When I’ve led my trauma-informed yoga practice and talk event, this question has come up. As I often mention in this event (and here) – I’m not a social worker or psychologist. I am a yoga teacher – but yoga brings me into contact with lots of people in public classes (some of whom are bound to be trauma survivors) and I seek out yoga teaching roles in underserved communities. I don’t currently work with groups expected to be high trauma, but this is still an important topic. My best answers – based on my experience as a non-yoga volunteer and on my trauma-informed yoga training – are below.
First: Have you done all the things you can do BEFORE a student is triggered?
- make the class trauma -informed, including avoiding hands on assists LINK
- get training, post-yoga teacher training with a trauma-informed yoga training, and/or by doing a volunteer orientation for the facility you are teaching at. LINK
- have a staff contact who is nearby, or a second yoga volunteer or yoga instructor (who can perhaps direct a bit more attention towards a student in need if the student doesn’t want the focus of the teacher and the whole group, or who can check up on the student if the student decides to leave the room) LINK
- if a student skips a pose or a practice or wants to leave the room … let them. The student may realize s/he is feeling triggered or near to and perhaps is taking are of him/herself by stopping or leaving. A therapist or social worker, especially someone working one to one with a client, would likely have different tools and practices available to deal with this directly than a yoga teacher would.
- if you work with a high -trauma group of people and anticipate this might happen, have a detailed conversation with a responsible staff member on this topic before starting the class. What are the signs that someone might be getting triggered? What do they recommend you do or not do? Who can you reach out to for assistance?
You can’t always predict what will trigger someone. If it happens despite your best efforts, what can you do in the moment? It is worth pointing out that a therapist working one one one with a client (or even a yoga teacher working one on one with a client) might have more options available.
- do your best to stay calm yourself
- observe what kind of reaction is it, whether it’s over or ongoing, to what extent it could be harmful to the person having it (now or later), or to the others in the group.
- If it’s an ongoing response, it is one you are able to help resolve? If you ask the person what they need, are they able to respond (and can you provide what they say they need)? If the person needs more help than you can offer, can you reach out to a staff member?
- Does the person want to leave the room or stop practicing for now, and if so, can the staff member (or second yoga volunteer) assist them or at least be available outside the class to check if they need assistance later? If you assist them, can someone else stay with the group? Does the person perhaps just want a few minutes to collect him/herself rather than the attention of the whole group focused on them?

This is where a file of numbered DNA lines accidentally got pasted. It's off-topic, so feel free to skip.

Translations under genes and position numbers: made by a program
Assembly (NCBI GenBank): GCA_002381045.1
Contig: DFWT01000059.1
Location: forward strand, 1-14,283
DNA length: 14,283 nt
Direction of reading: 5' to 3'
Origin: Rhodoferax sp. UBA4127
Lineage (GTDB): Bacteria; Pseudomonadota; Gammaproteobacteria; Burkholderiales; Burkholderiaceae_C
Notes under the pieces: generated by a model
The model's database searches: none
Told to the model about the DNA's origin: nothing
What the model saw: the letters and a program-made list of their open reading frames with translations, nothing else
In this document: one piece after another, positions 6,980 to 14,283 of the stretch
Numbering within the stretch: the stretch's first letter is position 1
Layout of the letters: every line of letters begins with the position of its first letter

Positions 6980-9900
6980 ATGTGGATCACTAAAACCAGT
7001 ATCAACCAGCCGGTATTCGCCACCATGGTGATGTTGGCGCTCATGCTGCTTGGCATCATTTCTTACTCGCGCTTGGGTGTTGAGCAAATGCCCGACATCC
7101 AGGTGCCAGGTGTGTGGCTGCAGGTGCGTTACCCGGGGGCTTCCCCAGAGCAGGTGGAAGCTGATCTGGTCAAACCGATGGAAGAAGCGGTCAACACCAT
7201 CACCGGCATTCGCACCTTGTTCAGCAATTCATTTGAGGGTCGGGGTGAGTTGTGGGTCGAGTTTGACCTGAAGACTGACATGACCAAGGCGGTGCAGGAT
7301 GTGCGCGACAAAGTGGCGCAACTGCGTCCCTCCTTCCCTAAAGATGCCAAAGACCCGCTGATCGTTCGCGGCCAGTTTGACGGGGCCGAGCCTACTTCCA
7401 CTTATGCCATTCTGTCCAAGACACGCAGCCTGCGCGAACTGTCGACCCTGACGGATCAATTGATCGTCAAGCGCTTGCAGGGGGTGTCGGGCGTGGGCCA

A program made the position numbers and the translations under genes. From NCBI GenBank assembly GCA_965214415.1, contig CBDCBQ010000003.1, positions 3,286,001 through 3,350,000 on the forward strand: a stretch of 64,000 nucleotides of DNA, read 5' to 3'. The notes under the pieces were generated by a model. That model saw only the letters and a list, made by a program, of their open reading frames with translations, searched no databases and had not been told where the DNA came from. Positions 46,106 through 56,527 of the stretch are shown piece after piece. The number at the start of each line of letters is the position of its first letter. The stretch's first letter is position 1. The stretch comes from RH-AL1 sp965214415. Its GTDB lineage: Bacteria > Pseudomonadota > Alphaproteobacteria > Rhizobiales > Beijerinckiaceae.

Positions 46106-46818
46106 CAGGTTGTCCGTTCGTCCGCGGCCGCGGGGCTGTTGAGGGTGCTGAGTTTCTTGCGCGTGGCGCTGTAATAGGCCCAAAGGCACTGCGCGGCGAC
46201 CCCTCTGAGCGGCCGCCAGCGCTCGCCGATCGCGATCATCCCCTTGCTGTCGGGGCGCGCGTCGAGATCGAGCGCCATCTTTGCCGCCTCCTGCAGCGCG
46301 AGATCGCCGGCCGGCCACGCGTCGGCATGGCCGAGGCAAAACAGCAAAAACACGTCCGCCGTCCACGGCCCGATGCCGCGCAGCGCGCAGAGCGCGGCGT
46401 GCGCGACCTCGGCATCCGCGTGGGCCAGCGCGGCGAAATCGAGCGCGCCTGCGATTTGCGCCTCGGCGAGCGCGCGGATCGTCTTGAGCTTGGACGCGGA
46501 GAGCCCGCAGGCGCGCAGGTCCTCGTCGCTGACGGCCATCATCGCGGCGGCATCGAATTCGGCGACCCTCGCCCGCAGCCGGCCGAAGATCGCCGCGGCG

- Is the person in need of reassurance that you don’t mind their reaction, the class will be fine, and you understand that these things happen? If so, offer it. Walking the line between validating a person’s experience and agreeing with every aspect of their reaction (and, perhaps, by doing so confirming that they are in danger or what they perceive in the moment reflects reality) is not an obvious one to me. This is why I would ensure a staff member is available for support in working with a potentially high-trauma group.
If the reaction is in essence a mental health crisis, that’s no less real than a physical health crisis. Obviously, not every instance of a student experiencing strong emotions is a mental health crisis, but in the context of working with trauma survivors, it could be. I’ve come across the view that a teacher is somehow doing a disservice to a person in crisis by reaching out to a staff member for assistance, and I just find this idea bizarre. I wouldn’t offer medical assistance beyond what I’m trained in to someone with a medical crisis – I would get help. While determining what is a more common emotional reaction (perhaps tears in a class) versus what is a mental health crisis may be harder than determining what is a medical crisis … both are real, and particularly if you work with a high trauma group of students, acknowledge this.
What can you do after the fact (after the class is over):
If the student is still around and hasn’t left or been connected with a staff member, would they like you to help make that connection now?
Take away what you can learn from it. What aspects of your teaching or your response were strong, what aspects you might change next time. If it’s appropriate, follow up with the student to ask how they are doing and to welcome them back if they’d like to come. The choice will of course be the student’s, but it may be nice to be reminded that these things happen and they are welcome to just come back to yoga. If there’s a way to shift things so they are more comfortable, offer that option, but there also doesn’t have to be a long conversation about it.